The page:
Use the dinner roll recipe in the Pillsbury cookbook, but don't forget to add the egg before all of that flour!

Sherry has no place in civilized cranberry sauce, but the texture is better when simmered on the stove top than just eaten raw.  Try again next year!

Time for a new green vegetable recipe! 

Here's the cornbread dressing recipe, which is delicious, but there was WAY too much baking soda in the cornbread.  (once doused with gravy, it was still good enough to make again)

Take the turkey out of the roasting bag for the last 45-60 minutes to brown the skin.

Time to give up on apple pie. They're always tasty, but not happy with the texture of the apples.

22 November, 2012

Happy Thanksgiving

I've probably mentioned before that Thanksgiving is my worst holiday.  Every year, it brings with it a little bit of melancholy along with turkey and stuffing.  I truly miss the big family feasts of my childhood, but really haven't done much to establish traditions of our own.  That's the thing about there just being two of us: a lot of tradition just feels silly.

Perhaps that's why dinner tonight is homemade pizza with chicken sausage, zucchini, and corn.

Tomorrow is our big meal.  No worries...there will be turkey.  And stuffing cornbread dressing. And mashed potatoes. And sweet potato casserole. And broccoli casserole.  And cranberry relish. And rolls.  And a pie.

...and with the exception of the canned soup and Bisquick in the broccoli, every single thing is going to be made from scratch.  With butter.  But let's not discuss the butter...

Anyway, Scott and I are currently reeling from a "three steps forward, two steps back" sort of month.  As everyone else is taking to social media to rattle off a list of things they are thankful for, I'm having difficulty being thankful.  "Thanks for the health...except for the things that aren't working properly."  "Thanks for the family...the ones who haven't somehow either betrayed or rejected me."  "Thanks for the work and the paycheck...that come with their own share of drama."  And so, to not seem ungrateful for what we do have, which is more than so many others (but less than we had a month ago), I'm keeping my mouth closed and focusing on food.

I think the only thing I can say I am thankful for without any negative qualifier is the future.  The good thing about going through a bad period is that eventually it ends.  And I know that there are huge opportunities coming our way.  After all, I'm probably about 18 months from having a degree AND experience.  Take that, 21-year-olds!  And Scott... well, I expect great things from that guy.

Time to wrap this up.  I've got food prep to do.  Happy Thanksgiving...I hope you have something to not be bitter about this year!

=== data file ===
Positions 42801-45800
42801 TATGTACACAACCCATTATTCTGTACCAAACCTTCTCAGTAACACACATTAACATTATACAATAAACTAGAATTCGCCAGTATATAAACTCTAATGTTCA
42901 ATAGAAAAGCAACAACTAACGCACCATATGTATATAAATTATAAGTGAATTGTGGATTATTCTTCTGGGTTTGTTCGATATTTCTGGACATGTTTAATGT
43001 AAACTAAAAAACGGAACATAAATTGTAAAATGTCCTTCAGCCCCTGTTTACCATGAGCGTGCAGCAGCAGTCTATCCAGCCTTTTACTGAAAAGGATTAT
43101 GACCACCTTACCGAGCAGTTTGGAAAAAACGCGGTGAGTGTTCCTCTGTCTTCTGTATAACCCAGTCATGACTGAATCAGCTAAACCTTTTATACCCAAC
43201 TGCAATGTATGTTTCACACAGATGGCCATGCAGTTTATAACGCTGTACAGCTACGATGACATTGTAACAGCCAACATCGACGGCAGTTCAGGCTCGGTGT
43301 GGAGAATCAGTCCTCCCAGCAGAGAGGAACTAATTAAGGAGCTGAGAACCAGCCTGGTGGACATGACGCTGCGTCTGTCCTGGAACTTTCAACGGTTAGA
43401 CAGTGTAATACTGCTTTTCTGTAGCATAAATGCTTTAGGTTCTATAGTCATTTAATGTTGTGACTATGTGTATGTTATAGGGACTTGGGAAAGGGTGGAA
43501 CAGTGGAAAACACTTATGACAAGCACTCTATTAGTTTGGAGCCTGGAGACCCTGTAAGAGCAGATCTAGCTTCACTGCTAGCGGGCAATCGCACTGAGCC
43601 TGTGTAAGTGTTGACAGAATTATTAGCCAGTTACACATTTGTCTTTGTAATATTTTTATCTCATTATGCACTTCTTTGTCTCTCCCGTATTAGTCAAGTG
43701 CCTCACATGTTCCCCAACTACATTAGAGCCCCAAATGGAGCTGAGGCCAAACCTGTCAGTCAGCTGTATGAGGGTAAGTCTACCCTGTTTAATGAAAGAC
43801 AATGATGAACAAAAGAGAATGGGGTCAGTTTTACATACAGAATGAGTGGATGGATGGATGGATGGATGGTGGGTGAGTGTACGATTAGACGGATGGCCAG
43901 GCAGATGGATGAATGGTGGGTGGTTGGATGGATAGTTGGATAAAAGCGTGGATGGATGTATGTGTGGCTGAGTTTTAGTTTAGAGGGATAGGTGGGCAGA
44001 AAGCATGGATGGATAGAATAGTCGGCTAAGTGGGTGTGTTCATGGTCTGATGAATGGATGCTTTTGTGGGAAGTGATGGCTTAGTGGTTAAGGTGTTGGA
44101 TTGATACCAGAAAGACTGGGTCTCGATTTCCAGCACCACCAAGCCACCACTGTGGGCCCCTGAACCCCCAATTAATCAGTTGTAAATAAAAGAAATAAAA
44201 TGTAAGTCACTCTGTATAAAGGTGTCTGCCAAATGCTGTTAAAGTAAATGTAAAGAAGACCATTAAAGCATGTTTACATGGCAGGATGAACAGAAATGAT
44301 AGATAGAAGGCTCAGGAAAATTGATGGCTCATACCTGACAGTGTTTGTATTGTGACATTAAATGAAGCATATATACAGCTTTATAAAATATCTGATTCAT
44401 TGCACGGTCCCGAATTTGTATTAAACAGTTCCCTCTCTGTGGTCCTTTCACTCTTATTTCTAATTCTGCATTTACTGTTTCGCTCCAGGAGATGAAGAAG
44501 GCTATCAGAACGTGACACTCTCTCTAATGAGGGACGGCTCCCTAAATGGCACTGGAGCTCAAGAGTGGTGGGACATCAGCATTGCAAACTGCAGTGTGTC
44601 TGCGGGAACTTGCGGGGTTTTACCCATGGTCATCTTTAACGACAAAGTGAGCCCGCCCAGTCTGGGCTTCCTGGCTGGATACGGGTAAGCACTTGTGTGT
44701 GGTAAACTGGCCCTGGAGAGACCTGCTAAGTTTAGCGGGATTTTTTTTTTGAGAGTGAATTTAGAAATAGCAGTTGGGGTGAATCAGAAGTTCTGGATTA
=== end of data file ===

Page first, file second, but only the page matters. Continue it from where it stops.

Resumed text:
11 November, 2012

Low & Slow Sunday

When I get the cooking bug, it's pretty inconvenient with the working and the studying and the exercise... ok, mostly the working and the studying, but I digress.  I have a handful of "low and slow" recipes - ones that take a little prep and then a lot of cooking time.  I went back to chicken and dumplings a few weeks back, and though that recipe ended up being a PITA, it got me back into the mood to cook.

And so, it was decided that we'd have short ribs for dinner.  These short ribs, in fact.  I've made them at least 5 or 6 times now, which is enough to know the ingredients by heart.  It helps that this is a "Five Ingredient Fix" recipe!  The only change I really make is throwing in a bag of baby carrots to the pot before putting it in the oven.  There's something awesome about "drunken carrots" with beef. Trust me.  Oh...and really, the jus is sort of a lost cause.  Sometimes Scott tries it, but most times we're happy to go without.  I think the last time we cooled it, skimmed the fat, and then used the remaining liquid for couscous or something similar a few days later.

I wasn't in the mood to have brown rice or noodles with tonight's meal, and really wanted crusty bread.  We spent too much on groceries this week (pro tip: only buy short ribs when they are on sale. even the $5 bottle of wine couldn't save me) and I frankly didn't feel like going back to the store, so no baguette.

Who needs a baguette?  I can make bread.  And really, the ingredients are basically yeast and flour.  I have those in the house!  So instead of regular bread, I'm trying out a new recipe for pretzel rolls.  My dough is currently on its first rise, and I have it timed pretty closely to the time the meat comes out of the oven.  Hopefully that means I'll be having a short rib sandwich on pretzel bread with a little deli mustard in a little over an hour. 

Who's hungry?